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      Take a Tour with the Queen of Pop: Alissa Wilkinson       ADM’s 2017 Visiting Fellow – New York writer, critic and scholar Alissa Wilkinson – led hundreds of people through the labyrinth of pop culture during a week of events from 9–14 October 2017. Read on to find out more about these events, described by attendees as “stimulating, engaging, urgent and thoughtful” …    Hundreds of people came together to hear 2017 ADM Visiting Fellow Alissa Wilkinson share her expertise on the relationship between faith and culture during a series of events in October. Around 300 people attended events from 9–14 October, including the ADM Annual Public Lecture, with countless more reached through Alissa’s media appearances on  The Drum ,  The Minefield  on Radio National and in  Eternity news . ADM was excited by the large amount of positive feedback we received from those who found Alissa’s insights into contemporary culture to be both insightful and challenging.  Alissa is a staff writer and critic at  Vox , where she covers film, culture and, sometimes, religion. Alissa is also Associate Professor of English and Humanities at The King's College in New York City, where she teaches courses on criticism and cultural theory. Until September 2016, Alissa was the critic at large at   Christianity Today   and regularly contributed to a number of publications, including   Rolling Stone  ,   Vulture ,   RogerEbert.com ,   Pacific Standard  ,   The Washington Post  ,   The Atlantic  ,   The Los Angeles Review of Books   and   Books & Culture  . Her book,  How to Survive the Apocalypse: Zombies, Cylons, and Politics at the End of the World , co-written with Robert Joustra, was published by Eerdmans in May 2016.  At the Annual Public Lecture on 12 October, Alissa tackled the topic ‘Why pop culture is obsessed with religion’, exploring the sudden re-emergence of religion as a prominent theme in film and television. She took the audience of 160 people on a tour through contemporary pop culture, uncovering the religious questions at the heart of movies and TV shows. The lecture, chaired by ADM Senior Research Fellow Alix Beeston, was thought-provoking and challenging. One attendee described it as “a unique chance to think about my faith and the wider culture”. Another noted how the event left them excited “to see deep Christian thought become more a part of our cultural landscape”.  The lecture was held at St Andrew’s Cathedral, Sydney, and Dean Kanishka Raffel had this to say on the topic: "Though the place of Christianity in Western culture is contested, it would be a very big mistake to conclude that questions of identity, meaning, transcendence, and even the afterlife have faded from popular interest or imagination. On the contrary, those unfamiliar with the contours of the Christian story, are surprisingly open to exploring those vistas, especially in the company of wise and compassionate guides.”  On 10 October, a crowd of 80 people gathered at ADM for a unique panel event.   Alissa Wilkinson  joined with other leading Christian thinkers and creatives for an in-depth conversation about re-imagining Christian public engagement. The panel included  Michael Jensen  (Rector, St Mark’s Darling Point), Scott Stephens (Editor, ABC Religion & Ethics) and Jenny Ihn (Artist). At the event, participants were also treated to a poetry reading by Lachlan Brown. One audience member commented: “It was an excellent attempt to bridge culture, as a first step to understanding how and where we find presently find ourselves … I thought the panel discussion was … superb.” Another attendee had this to say: “What a fantastic event! Stimulating, engaging, urgent, thoughtful. Hearing from a range of culture makers, commentators, critics was fantastic. A well-moderated panel which left my head spinning (in a good way).”  There were 25 happy participants at the inspiring Engage masterclass with Alissa at the ADM offices on 14 October on the topic: ‘How to write so anyone can read it’. Alissa also covered the process for pitching media pieces and offered a number of insider tips. ADM was proud to offer valuable professional development to all the women who attended, and we can’t wait to read their writing ‘in print’ soon. It was a brilliant opportunity for writers to chat and network with other women and to hear from an experienced writer like Alissa. One of the women described Alissa as “amazingly helpful – very practical and down to earth”.  Alissa also gave a public masterclass to 26 people based on her recent book with Rob Joustra,  How to Survive the Apocalypse: Zombies, Cylons, and Politics at the End of the World  (published by Eerdmans in May 2016). The masterclass helped attendees to get a sense of how popular culture’s current fascination with the apocalypse fits into the larger history of apocalyptic stories, and to gain a better understanding of Charles Taylor's framework for understanding our age and what it says to Christians about living faithfully today.  Alissa also found time to visit Abbotsleigh school and address Year 11 students on the topic of ‘Utopia, dystopia and the link with Christian faith’. The Q&A time went for over 90 minutes, with many engaging questions from the students.       Watch Alissa's public lecture below:               For more about the ADM Fellows program,  click here.   Want to hear more from Alissa? Follow these links to see her appearance on  The Drum ,  The Minefield  and in  Eternity news .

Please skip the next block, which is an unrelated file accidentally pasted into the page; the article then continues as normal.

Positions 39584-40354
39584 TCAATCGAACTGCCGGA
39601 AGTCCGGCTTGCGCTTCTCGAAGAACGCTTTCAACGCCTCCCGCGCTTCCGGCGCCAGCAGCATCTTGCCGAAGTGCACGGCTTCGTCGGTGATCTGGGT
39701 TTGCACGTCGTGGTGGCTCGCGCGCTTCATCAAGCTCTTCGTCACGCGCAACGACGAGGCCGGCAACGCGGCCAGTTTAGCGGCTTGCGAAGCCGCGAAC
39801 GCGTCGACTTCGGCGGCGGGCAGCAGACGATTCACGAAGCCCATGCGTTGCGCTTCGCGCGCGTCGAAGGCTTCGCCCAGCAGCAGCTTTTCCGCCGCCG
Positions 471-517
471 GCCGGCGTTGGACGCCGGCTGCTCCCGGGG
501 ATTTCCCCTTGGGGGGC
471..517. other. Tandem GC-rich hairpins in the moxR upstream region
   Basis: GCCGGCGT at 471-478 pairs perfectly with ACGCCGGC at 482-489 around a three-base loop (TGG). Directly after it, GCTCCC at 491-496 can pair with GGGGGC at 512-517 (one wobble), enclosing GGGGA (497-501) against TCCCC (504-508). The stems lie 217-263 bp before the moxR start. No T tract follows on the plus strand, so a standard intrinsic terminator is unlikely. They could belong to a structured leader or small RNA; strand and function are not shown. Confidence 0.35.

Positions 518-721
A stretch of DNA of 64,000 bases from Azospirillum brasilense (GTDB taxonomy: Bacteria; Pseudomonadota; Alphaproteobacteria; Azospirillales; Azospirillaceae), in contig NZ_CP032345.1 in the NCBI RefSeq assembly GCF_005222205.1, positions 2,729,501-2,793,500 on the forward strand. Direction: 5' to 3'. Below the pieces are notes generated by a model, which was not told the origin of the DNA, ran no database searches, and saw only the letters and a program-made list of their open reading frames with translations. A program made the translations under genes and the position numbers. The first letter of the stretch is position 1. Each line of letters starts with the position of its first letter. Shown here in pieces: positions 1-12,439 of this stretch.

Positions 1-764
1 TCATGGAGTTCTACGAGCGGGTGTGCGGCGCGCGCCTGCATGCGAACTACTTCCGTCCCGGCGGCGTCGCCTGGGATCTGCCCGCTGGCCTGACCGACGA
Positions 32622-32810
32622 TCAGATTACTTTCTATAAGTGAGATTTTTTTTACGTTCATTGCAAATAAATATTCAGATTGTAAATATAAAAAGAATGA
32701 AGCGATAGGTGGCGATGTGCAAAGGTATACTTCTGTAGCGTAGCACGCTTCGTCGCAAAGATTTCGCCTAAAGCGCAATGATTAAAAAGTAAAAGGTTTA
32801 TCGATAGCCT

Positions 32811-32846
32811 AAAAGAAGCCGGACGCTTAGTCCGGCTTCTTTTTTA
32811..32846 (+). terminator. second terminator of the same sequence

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Take a Tour with the Queen of Pop: Alissa Wilkinson